Discussions about eggcorns and related topics
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Chris -- 2011-03-08
This one drives me batsh**. The change actually reverses the meaning of the phrase, and, from personal experience, 60% OF THE ENGLISH SPEAKING WORLD IS DOING THIS!!! (There is actually a specimen right here on your good website @ http://eggcorns.lascribe.net/english/78/blackmale/)
If I COULD care less about something, surely that means that I care a little, and it would be possible for me to care less. If I COULDN’T care less, it means that I don’t care at all, and it would be impossible for me to care less….
I completely agree with you. My friends and family are sick of me pointing this one out on almost a daily basis. Thank you for allowing me an outlet for my “fustrations”.
This is one of those things that has the grammar-policing world divided, with intelligent people and well-thought-out opinions on both sides, and if you want to keep your sanity you might do well to just let it go.
“Could care less” may have started out as a sloppy, unthinking version of “couldn’t care less”, but quite a few people today use it as a deliberately sarcastic reworking. They know perfectly well that the words mean the opposite of the sentiment. It’s not unlike saying “oh, everything’s just peachy” when things are going wrong.
Last edited by Brenda M. Shaw (2006-03-08 10:17:59)
One of my pet peeves. No matter how much some people try to justify it, “could care less” is completely and utterly wrong!! This usages seems to be confined to the US – I lived in the UK for 35 years before emigrating to the US and I never heard this mis-usage there.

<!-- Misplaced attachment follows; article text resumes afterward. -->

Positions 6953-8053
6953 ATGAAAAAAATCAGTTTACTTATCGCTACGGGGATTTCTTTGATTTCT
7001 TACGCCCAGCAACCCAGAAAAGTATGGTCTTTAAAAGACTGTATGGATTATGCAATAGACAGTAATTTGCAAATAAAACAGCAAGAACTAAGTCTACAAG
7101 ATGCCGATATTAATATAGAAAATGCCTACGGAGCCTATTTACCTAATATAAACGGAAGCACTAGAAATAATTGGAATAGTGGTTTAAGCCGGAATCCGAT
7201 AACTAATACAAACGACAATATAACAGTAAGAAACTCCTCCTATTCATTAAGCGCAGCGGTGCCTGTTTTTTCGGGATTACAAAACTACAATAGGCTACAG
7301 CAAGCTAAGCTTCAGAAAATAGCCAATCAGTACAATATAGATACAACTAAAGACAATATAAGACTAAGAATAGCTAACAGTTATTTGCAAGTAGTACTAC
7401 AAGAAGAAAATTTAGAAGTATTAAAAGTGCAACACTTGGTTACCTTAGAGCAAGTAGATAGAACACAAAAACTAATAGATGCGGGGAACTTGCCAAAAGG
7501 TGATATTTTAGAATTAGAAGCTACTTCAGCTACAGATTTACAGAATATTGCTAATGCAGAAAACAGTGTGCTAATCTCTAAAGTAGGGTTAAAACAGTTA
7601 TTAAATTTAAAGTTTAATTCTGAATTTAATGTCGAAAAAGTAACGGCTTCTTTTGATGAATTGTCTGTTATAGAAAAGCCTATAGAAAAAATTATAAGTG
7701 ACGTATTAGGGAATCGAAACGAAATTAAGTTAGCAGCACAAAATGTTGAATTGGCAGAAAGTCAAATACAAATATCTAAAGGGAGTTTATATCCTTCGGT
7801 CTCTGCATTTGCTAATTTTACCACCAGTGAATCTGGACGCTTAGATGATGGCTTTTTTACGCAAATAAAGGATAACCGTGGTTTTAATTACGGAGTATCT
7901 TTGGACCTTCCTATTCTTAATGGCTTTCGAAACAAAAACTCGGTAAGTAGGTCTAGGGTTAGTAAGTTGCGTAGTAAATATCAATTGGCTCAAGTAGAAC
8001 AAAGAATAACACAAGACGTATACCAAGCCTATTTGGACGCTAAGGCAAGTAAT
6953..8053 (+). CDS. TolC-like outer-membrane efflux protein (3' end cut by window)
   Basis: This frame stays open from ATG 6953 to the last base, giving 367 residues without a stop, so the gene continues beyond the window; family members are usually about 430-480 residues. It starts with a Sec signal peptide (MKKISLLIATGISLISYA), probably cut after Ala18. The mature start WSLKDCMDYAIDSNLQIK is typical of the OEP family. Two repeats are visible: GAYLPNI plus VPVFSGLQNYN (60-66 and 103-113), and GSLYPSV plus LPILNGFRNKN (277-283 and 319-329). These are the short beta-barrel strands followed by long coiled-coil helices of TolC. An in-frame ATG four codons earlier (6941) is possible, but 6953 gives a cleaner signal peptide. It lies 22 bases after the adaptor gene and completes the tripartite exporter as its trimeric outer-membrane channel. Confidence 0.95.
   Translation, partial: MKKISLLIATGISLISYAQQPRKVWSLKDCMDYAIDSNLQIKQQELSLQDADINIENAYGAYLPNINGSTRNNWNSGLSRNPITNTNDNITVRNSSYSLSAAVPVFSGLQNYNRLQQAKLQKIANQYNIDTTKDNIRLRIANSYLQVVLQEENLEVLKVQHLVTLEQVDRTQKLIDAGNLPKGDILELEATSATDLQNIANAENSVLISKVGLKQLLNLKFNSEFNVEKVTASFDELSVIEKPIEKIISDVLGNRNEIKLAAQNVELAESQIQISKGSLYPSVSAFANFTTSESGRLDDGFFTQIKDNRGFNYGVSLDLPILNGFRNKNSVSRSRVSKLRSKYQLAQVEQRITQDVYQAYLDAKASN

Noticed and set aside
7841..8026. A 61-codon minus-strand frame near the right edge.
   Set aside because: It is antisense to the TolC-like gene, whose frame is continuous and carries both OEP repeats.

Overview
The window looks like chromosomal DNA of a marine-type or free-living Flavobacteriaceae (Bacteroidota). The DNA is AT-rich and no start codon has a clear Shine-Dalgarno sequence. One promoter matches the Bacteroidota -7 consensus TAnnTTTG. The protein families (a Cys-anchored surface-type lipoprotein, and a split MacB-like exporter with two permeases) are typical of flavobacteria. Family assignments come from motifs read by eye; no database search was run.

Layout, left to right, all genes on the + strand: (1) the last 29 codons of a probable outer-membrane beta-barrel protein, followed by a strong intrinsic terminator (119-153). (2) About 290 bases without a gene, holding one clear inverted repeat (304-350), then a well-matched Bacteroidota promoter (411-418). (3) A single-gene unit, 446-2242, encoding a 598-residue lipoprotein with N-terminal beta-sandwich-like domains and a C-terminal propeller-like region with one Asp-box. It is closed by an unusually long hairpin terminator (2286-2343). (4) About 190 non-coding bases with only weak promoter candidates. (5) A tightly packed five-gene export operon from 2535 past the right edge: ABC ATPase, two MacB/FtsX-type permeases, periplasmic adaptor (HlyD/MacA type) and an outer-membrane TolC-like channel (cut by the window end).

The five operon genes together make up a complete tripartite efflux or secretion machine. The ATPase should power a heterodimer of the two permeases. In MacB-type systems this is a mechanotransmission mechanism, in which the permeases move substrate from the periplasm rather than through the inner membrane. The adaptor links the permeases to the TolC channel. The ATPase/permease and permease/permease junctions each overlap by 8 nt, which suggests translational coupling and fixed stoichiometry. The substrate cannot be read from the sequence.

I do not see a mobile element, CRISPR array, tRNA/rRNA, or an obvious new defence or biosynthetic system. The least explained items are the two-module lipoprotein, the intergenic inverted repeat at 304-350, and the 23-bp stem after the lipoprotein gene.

We already have a long discussion thread on this phrase over at “Slips, Innovations, etc.” (a more appropriate venue for this issue)—including a too-brief cameo from renowned “could care less” expert John Lawler. Language Log has discussed this phrase and related ideas many times; if you go to their website and punch in “could care less” (in quotation marks), you pull up nearly two dozen posts. Prof. Lawler helpfully gives a link to one of them in his own post on this site.
People’s linguistic pet peeves tend to be centered on phrases that aren’t “completely and utterly wrong.” That’s the case here. Very good arguments can be mustered in defense of “could care less,” and that’s precisely what drives the haters of this idiom nuts: plenty of linguistically informed speakers of American English stubbornly go on using “could care less” in the face of withering scorn. And more power to them. I discourage this usage on those rare occasions when I encounter it in student papers. But in speech? I could care less. Language is a foreign country; they use pluses and minuses differently there.